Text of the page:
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article imageTapeworm infections rise in U.S.

By Tim Sandle     Apr 11, 2013 in Health
Tapeworm infections are common to many parts of the world. However, collected data now shows that infections are on the rise in the U.S.
In light of the increase, the American Academy of Neurology (AAN) has released a guideline on treating the condition neurocysticercosis, which is a tapeworm infection that can cause seizures. This follows reports of increases in the U.S., especially in the Southwest (according to Medscape).
Neurocysticercosis is an infection of the brain or spinal cord caused by the tapeworm Taenia solium. The tapeworm can also cause infections in the intestines. According to the World Health Organization the infection is can trigger epilepsy.
The new guideline has stated that that a combination of the drug albendazole and a corticosteroid can effectively treat neurocysticercosis. Albendazole is used to kill the parasite. The corticosteroid, such as dexamethasone or prednisolone, is used to treat the inflammation that develops as the parasite is dying.
The tapeworm Taenia solium infects the intestines happens when a person eats raw or undercooked meat that has the tapeworm cysts in it. Eggs of the tapeworm are shed in stool and contaminate food through poor hygiene. When these eggs are ingested and exposed to gastric acid in the human stomach, they lose their protective capsule and turn into larval cysts.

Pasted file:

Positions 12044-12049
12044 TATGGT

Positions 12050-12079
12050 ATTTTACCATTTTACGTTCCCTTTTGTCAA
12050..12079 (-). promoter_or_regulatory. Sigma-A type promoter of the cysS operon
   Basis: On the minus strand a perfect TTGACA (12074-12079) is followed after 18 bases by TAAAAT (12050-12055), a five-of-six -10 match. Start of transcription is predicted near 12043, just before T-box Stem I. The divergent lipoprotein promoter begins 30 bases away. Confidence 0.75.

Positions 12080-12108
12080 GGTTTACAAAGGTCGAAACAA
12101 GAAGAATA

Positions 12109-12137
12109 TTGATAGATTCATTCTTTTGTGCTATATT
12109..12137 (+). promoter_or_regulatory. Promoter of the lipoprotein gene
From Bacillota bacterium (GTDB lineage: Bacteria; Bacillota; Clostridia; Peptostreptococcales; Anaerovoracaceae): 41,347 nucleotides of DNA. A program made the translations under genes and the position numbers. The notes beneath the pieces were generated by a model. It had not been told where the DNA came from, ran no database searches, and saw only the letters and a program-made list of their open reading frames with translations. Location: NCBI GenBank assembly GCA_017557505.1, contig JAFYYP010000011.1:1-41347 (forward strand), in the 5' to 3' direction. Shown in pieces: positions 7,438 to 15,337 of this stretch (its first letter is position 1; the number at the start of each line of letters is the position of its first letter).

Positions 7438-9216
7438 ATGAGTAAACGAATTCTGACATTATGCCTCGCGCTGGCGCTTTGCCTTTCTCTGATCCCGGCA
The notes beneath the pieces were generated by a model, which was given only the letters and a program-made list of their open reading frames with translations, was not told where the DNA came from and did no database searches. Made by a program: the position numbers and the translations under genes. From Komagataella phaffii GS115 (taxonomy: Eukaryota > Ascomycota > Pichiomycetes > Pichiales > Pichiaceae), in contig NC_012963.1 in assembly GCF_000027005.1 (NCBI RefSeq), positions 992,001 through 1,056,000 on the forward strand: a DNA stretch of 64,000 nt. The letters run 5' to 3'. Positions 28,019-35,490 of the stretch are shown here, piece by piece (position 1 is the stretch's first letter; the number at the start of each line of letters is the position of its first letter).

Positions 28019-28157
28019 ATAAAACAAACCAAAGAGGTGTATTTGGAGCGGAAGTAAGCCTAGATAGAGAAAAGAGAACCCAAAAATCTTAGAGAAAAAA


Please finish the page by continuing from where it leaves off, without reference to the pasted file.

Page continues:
The parasite affects the brain when someone eats food or drinking water contaminated with the tapeworm eggs. The infection can remain in the brain as viable cysts for years.
Food can be contaminated with fecal matter from a person who has the infection. Infection from this tapeworm is preventable though good personal hygiene, such as washing hands thoroughly after using the bathroom.
The guideline has been published in the journal Neurology, the medical journal of the American Academy of Neurology, and is titled ‘Evidence-based guideline: Treatment of parenchymal neurocysticercosis’.
More about tapeworm, Infection, USA, neurocysticercosis
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